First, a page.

Affecting approximately 1 or 2 out of 100 individuals (National Institute of Mental Health), OCD consists of obsessions (thoughts, images, impulses, ideas, doubts) and compulsions (actions or thoughts aimed at neutralizing the obsessions). Obsessions can be focused on any subject matter, but they are different from worries in that they are more excessive and tend to be inconsistent with the individual’s character or values. Compulsions are often behaviours (e.g. washing/cleaning, checking, ordering, repeating an action etc.) but can also be thoughts (e.g. mental checking, reviewing memories, reassurance seeking, distracting/blocking, counting etc.)
Children and adolescents can experience many types of obsessional themes and corresponding compulsions. Learning how the vicious cycle of OCD works for your child or teen, and how to interupt the cycle is paramount in helping prevent future episodes. Read more about OCD and related behaviours by visiting our OCD & BFRB Clinic.
Body Focused Repetitive Behaviour (BFRB) is a term that describes a group of conditions characterized by excessive and repetitive self-grooming behaviours, resulting in damage or physical injury. In children, examples of BFRBs include hair pulling, skin picking, nail biting, cheek biting, and lip biting. These behaviours can lead to anxiety, embarrassment, shame, and avoidance of social interactions. You can read more about BFRBs by visiting our OCD & BFRB Clinic.
From a young age Maria has twirled her hair with her finger. Recently, her parents and friends have been pointing out a bald patch that has appeared at the top of her head. Maria explains that she finds herself searching for hairs to pull from her head when feeling stressed. Other times, her parents notice her doing it while she's on her phone. Because of her noticable bald patch, she always wears a hat in public. Wearing a hat at school draws unwanted questioning and attention from her teachers and classmates. She worries about people discovering her secret, and also about her hair never fully growing back. However, she still finds it difficult to stop pulling her hair.
A major depressive episode is more than just feeling sad or depressed. Among other symptoms, individuals can experience lack of motivation, fatigue, poor concentration, low sex drive, sleep and appetite changes.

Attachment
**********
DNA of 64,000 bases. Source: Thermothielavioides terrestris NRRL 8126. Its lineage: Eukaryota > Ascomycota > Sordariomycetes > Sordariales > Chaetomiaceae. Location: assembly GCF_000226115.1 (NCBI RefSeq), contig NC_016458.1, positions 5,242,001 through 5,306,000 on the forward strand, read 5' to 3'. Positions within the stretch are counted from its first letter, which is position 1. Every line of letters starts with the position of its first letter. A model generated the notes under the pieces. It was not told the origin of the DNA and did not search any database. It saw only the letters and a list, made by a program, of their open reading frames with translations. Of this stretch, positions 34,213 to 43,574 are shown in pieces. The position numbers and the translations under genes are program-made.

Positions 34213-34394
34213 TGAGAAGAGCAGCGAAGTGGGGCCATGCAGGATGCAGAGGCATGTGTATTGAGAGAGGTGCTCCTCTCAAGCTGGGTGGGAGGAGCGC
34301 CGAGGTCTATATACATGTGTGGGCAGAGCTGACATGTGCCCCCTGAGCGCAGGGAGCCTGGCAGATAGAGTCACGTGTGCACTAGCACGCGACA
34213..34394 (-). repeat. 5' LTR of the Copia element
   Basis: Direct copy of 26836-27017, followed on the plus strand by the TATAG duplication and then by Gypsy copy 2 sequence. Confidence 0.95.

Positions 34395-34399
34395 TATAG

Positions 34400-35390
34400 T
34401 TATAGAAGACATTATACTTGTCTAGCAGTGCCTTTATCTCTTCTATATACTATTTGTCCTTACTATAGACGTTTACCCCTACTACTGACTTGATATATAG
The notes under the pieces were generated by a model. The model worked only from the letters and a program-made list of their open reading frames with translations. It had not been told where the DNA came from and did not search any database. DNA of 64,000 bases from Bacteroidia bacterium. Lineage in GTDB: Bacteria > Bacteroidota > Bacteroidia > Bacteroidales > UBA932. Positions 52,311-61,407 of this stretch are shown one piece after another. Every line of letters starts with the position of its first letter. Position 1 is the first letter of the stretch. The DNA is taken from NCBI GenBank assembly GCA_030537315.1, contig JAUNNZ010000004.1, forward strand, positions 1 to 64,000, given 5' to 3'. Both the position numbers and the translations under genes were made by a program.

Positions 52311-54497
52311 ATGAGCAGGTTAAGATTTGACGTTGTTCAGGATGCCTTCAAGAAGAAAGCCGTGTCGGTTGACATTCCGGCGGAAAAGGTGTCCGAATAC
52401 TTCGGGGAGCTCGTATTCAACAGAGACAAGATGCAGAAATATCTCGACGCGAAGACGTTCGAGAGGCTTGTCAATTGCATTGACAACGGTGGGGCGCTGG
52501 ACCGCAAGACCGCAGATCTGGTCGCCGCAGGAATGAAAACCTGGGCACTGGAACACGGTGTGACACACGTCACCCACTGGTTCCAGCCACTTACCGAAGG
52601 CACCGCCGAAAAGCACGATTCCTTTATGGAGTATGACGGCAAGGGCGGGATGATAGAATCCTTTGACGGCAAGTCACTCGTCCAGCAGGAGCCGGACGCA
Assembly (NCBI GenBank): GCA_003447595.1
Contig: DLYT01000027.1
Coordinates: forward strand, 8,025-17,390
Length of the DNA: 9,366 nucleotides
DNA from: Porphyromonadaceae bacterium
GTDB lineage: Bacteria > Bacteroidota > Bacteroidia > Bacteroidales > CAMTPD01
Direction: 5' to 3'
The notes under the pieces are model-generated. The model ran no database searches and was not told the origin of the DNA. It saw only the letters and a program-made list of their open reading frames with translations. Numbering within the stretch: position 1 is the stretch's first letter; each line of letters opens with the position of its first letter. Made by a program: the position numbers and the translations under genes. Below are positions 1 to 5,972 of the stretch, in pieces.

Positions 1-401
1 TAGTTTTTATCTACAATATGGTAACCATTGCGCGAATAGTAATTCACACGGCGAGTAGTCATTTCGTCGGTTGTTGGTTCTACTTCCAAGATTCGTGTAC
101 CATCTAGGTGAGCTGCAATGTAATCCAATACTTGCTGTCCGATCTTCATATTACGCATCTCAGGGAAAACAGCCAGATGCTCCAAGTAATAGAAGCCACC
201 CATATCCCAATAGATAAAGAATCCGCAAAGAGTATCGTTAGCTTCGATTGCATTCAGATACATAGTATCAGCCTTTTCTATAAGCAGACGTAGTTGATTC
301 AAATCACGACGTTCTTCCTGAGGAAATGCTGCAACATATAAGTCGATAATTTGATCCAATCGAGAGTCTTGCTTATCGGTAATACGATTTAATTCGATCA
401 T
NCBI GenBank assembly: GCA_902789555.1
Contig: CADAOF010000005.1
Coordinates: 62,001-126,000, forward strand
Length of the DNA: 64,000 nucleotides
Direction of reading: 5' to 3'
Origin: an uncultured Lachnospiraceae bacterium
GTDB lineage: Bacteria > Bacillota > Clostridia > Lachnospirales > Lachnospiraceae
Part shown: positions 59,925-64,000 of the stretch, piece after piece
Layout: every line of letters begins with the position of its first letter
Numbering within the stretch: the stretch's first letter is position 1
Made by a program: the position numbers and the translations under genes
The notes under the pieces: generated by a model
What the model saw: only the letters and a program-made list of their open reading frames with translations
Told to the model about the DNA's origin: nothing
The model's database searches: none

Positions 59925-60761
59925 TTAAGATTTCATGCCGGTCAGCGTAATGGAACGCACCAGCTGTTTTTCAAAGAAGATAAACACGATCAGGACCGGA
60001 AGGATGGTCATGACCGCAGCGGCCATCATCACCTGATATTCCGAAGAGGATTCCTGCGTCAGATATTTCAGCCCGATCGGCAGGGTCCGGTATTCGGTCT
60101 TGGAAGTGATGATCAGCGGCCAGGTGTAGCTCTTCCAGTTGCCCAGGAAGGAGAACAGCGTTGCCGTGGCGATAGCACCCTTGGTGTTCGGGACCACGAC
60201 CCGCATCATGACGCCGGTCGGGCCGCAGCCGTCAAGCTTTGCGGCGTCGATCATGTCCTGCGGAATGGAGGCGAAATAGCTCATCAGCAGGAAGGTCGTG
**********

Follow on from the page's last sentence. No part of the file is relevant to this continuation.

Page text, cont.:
Marcus used to be very academic and social at school. Lately, he has been feeling tired and unmotivated. He no longer feels like going to soccer practice or spending time with his friends which he used to really enjoy. This has negatively impacted his grades and his social life.
For a diagnosis of PTSD to be given, a person needs to have experienced or witnessed a traumatic event, or have heard about a trauma that has happened to a close family member or friend. In addition, the person “relives” the traumatic experience, by having distressing memories of the event, recurrent nightmares or flashbacks. The person might engage in avoidance of places or people that remind him or her of the event. Additionally, individuals may experience a change in their mood, concentration, and sleep. Some individuals feel “jumpy” and are hypervigilant of their surroundings.
Jasmine frequently wakes up in a cold sweat from nightmares related to a car accident she experienced with her family a few years ago. Since then, when driving with her family she finds herself picturing the car spinning off the road. She feels anxious when faced with any reminders of the car accident. This includes scenes from TV shows, driving to the store, or even walking across a busy intersection. This anxiety leads to her avoiding these situations by staying at home as much as possible where she feels safe and out of harm's way.
Our standard rate/fee is $225.00 per session (45-50 minutes). This is the fee recommended by the Ontario Psychological Association for individual psychotherapy sessions. Ontario Health Insurance Plan (OHIP) does not cover treatment with private psychologists. However, there are a number of ways to have your treatment costs reimbursed. You can find out more details on our Fees page.
This largely depends on the age of the child. Younger children will need to have a parent attend a first session, whereas older teens may wish their conversations to be more private.
There are limited appointments available outside of school hours. Our psychologists do their best to accommodate booking requests, however they have their own personal committments and therefore may not be available.